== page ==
Hunger by Jackie Kessler
2010; Harcourt Graphia
“Thou art the Black Rider. Go thee out unto the world.”
Lisabeth Lewis has a black steed, a set of scales, and a new job: she’s been appointed Famine. How will an anorexic seventeen-year-old girl from the suburbs fare as one of the Four Horsemen of the Apocalypse?
Traveling the world on her steed gives Lisa freedom from her troubles at home: her constant battle with hunger, and her struggle to hide it from the people who care about her. But being Famine forces her to go places where hunger is a painful part of everyday life, and to face the horrifying effects of her phenomenal power. Can Lisa find a way to harness that power — and the courage to battle her own inner demons? (courtesy of Goodreads)
"Issue" books are very common in the young adult world. Death, drugs, depression, eating disorders...you name it. It gives the author an easy plot arc - start down in the depths and build yourself up to recovery in some fashion.
Hunger is an "issue" book in the sense that the main character Lisa has a severe case of anorexia. It does follow the familiar plot arc, but does so in a unique manner - by incorporating fantasy. Lisa is chosen to be one of the four horsemen of the apocalypse. Appropriately, she is chosen to be Hunger.
Lisa's anorexia is the dominant theme of this book. Her life revolves around it. She dropped friends who questioned her health and attached herself to bulimic Tammy, who eggs her on. While the reader hates manipulative Tammy, I definitely see why Lisa is friends with her - it's comforting to have someone who understands the way you think and the way you eat. Lisa's inner voice is her constant nemesis. Always telling her that she's not thin enough. To everyone else she looks gaunt, but Lisa's voice points out all her flaws, real and imaginary. The author portrayed the inner voice well, showing just what kept Lisa from eating or changing. I thought it was an accurate reflection of the anorexic frame of mind.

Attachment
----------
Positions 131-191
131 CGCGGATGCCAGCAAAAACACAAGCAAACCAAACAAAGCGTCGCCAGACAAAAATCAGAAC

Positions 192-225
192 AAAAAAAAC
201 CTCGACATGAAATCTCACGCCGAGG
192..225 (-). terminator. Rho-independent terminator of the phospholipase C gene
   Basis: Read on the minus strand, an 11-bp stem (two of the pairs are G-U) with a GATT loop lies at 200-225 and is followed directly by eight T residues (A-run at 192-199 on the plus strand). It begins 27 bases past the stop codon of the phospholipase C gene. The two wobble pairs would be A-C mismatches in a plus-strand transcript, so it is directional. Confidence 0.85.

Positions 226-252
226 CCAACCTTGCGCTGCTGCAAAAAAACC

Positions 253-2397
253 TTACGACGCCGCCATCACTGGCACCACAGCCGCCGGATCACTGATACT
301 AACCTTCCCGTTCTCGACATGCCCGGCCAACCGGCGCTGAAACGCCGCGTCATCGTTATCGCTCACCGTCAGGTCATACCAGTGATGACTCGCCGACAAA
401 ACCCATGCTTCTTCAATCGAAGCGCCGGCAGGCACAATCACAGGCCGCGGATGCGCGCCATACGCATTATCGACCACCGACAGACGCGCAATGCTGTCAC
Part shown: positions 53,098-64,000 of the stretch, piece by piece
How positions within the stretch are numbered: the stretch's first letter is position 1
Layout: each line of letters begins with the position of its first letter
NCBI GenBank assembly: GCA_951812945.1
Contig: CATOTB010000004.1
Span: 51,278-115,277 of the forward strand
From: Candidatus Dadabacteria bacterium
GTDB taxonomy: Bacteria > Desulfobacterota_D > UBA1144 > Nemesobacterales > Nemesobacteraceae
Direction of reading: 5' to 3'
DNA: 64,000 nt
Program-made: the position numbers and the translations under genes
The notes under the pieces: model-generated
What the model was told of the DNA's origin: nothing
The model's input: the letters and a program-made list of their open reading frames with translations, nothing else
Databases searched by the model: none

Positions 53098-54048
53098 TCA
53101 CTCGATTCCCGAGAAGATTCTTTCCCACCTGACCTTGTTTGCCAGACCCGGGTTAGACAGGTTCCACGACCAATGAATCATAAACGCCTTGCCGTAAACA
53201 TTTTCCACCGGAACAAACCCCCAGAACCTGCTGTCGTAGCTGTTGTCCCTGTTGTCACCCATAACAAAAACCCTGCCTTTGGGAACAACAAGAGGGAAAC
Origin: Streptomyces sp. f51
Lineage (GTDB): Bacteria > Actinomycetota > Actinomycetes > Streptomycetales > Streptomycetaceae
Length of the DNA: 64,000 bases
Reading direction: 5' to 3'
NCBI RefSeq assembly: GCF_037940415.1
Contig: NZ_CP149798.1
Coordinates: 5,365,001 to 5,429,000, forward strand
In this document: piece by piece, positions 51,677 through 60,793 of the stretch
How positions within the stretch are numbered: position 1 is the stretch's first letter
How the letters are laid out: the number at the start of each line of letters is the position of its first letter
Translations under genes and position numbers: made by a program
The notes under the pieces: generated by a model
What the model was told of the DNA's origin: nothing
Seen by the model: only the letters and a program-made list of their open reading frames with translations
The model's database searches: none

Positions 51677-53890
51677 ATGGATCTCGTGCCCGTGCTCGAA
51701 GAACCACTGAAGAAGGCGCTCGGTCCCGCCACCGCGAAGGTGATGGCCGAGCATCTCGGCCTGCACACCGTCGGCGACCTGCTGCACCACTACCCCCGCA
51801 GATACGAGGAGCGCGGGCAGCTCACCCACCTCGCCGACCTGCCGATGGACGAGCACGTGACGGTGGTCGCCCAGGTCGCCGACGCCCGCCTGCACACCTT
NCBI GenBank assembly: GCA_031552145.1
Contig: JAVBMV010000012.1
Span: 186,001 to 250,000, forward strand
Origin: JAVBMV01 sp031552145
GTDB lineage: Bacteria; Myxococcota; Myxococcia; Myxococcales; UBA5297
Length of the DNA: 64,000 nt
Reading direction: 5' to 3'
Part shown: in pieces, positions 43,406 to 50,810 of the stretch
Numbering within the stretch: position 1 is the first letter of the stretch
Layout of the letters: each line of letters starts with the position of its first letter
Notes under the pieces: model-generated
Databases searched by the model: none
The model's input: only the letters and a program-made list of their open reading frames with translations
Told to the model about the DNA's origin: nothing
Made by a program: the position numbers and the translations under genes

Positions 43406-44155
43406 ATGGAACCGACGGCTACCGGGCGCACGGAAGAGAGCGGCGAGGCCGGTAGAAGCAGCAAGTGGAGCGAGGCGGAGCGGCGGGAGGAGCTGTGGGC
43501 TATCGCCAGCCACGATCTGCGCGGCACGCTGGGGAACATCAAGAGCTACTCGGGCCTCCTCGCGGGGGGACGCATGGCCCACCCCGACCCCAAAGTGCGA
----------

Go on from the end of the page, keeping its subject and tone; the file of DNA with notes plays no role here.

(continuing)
The fantasy aspect - the Horsemen - is quite strange. Lisa wonders around on her horse making people starve to death. It was interesting, although a bit of a stretch. Some fantasies are so well-described that I almost believe it's true no matter how magical it is. Although Hunger is well-written, I never came close to believing it.
I loved Death. He seems like a sensitive thinker who's taken on the image of Kurt Cobain. While I don't want to get close to Death, Death as a person seems pretty cool. Pestilence was creepy, but good for Lisa. He helped her understand that her role as Hunger can either be a force for evil or a force for good. War is evil. Out for herself and full of hatred.
It was interesting how having the power to determine whether people starved or thrived helped Lisa come to terms with her anorexia. While the plot itself is a bit odd, I really liked the path Lisa took to discovering the value of her body and her health. She discovered the meaning of friends and family.
Definitely an interesting novel.
Rating: 3.5 / 5